Dr. Andrea Haqq (a Pediatric Endocrinologist at the University of Alberta) is recruiting children with PWS 5‐17 years of age for three research studies. Children 5‐17 years of age without PWS are also being recruited for all studies.
Study One: The purpose of this study is to determine if there is a specific type of meal (such as high protein‐low fat or high protein low carbohydrate) that would promote satiety in children with PWS. This study involves coming to the University of Alberta (in Edmonton) for three visits (each visit separated by 2 weeks).
Study Two: Dr. Haqq’s recent research has shown that children with PWS have lower levels of a peptide that is involved in neurological development (called brain‐derived neurotrophic factor or BDNF). The purpose of this study is to determine if the level of BDNF in blood is associated with eating behaviors and cognitive function in children with PWS. This study involves coming to the University of Alberta for one day. Study Two is funded by FPWR.
Study Three: The purpose of this study is to examine if autonomic nervous system function, the distribution of body fat, and level of hormones in blood is different in children with PWS. This study involves coming to the University of Alberta for two days.
For more information about these studies contact Dr. Haqq’s research coordinator Michelle Mackenzie at 780‐407‐7241 or email@example.com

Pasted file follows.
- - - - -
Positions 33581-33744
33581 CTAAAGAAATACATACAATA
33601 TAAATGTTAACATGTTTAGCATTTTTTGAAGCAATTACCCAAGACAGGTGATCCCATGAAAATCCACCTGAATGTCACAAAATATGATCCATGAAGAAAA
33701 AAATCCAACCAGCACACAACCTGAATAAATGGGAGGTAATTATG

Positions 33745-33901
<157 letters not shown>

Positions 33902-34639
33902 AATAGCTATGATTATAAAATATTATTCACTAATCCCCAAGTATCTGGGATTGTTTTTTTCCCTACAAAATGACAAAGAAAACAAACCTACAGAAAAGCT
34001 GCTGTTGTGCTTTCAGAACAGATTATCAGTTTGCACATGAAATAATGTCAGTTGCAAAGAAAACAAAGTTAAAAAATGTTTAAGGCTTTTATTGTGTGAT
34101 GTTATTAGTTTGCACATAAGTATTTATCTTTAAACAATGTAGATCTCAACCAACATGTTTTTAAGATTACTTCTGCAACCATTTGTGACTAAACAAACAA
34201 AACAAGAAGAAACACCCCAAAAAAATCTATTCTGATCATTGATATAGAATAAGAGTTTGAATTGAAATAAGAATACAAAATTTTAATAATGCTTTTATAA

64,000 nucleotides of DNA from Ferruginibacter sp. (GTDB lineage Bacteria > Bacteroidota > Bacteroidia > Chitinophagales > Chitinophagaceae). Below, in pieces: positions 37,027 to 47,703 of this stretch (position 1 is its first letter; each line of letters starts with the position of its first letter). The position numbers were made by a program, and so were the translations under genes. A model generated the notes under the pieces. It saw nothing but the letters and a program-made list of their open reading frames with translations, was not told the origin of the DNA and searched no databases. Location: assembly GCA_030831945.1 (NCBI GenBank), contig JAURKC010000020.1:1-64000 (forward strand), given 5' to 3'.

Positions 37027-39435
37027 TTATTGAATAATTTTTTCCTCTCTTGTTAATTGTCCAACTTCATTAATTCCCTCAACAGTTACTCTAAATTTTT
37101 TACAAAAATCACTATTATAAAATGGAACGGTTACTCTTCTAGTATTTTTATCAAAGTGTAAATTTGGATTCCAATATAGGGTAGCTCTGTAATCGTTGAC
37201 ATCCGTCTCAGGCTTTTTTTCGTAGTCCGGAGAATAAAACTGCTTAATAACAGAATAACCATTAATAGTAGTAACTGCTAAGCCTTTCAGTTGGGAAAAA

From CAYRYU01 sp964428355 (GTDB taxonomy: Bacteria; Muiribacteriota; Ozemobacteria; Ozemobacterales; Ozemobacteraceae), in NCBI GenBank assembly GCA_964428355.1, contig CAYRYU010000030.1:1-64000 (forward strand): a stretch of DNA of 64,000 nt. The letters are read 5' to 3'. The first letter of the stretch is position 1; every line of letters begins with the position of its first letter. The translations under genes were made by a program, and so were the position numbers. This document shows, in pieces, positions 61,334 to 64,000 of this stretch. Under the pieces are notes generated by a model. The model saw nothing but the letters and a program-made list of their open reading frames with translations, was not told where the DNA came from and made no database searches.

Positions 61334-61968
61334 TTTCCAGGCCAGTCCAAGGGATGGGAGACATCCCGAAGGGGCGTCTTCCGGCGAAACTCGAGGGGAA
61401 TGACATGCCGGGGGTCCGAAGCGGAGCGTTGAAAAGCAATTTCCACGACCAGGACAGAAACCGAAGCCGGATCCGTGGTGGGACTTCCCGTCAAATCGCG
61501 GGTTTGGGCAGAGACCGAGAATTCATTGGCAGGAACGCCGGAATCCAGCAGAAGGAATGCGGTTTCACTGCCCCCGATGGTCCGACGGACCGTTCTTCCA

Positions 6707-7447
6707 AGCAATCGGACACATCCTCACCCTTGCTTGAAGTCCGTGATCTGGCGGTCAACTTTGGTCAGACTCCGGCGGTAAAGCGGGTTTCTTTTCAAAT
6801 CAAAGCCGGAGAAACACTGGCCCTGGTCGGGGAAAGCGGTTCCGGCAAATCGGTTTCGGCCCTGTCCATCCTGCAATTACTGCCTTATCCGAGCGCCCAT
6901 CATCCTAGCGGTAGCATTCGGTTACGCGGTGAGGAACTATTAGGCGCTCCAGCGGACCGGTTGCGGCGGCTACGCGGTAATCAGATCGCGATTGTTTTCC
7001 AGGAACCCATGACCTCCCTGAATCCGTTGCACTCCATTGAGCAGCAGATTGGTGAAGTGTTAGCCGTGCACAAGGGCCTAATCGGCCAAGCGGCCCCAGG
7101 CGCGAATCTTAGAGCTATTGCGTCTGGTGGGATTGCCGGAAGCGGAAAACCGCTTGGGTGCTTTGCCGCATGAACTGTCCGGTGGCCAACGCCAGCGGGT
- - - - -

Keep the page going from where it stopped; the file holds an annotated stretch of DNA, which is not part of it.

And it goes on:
Behavior in Prader-Willi Syndrome (07/02/2010)
This NICHD-funded study is a continuation of the current Elisabeth Dykens PWS study to characterize and accurately describe the behavioral features of Prader-Willi Syndrome (PWS) and how these can be different based on age, gender, family history and genetic subtype of PWS. The study looks at key psychiatric features of PWS, like rigid and repetitive behaviors, insistence on sameness, tantrums, aggression and depression and how these change over a lifespan. We want to see if intervention timing is related to successful outcomes and effectiveness. We hope to see 170 families with children, teens and adults with PWS for a one day visit at Vanderbilt Kennedy Center in Nashville TN over the next 5 years. We want to see how children with PWS change and we will follow them every other year to track changes. Parents will receive a written feedback report of all results and behavioral management tips during visit. Parents who are interested should contact Elizabeth Roof at firstname.lastname@example.org or 615-343-3330 to get more information about the study.
The Effect of Growth Hormone Replacement Therapy on Pysical and Behavioral Sexual Development in Persons with Prader-Willi Syndrome
Drs. Myers and Whitman of St. Louis University are performing a study to examine the impact of growth hormone replacement therapy (GHRT) on the sexual/gonadal maturation and functioning, and sexual behavior of males and females with Prader-Willi syndrome (PWS). This study is supported by FPWR. The subject population will include 20 adults (10 males and 10 females ages 18 years and over) and 20 youngsters (10 males and 10 females between the ages of 10-14 years) with Prader-Willi syndrome. Adults will be divided between 10 adults previously treated with growth hormone replacement therapy (GHRT) and 10 naive to GHRT. Youngsters will be drawn from those currently receiving GHRT. GH is provided, free of charge, by Pfizer.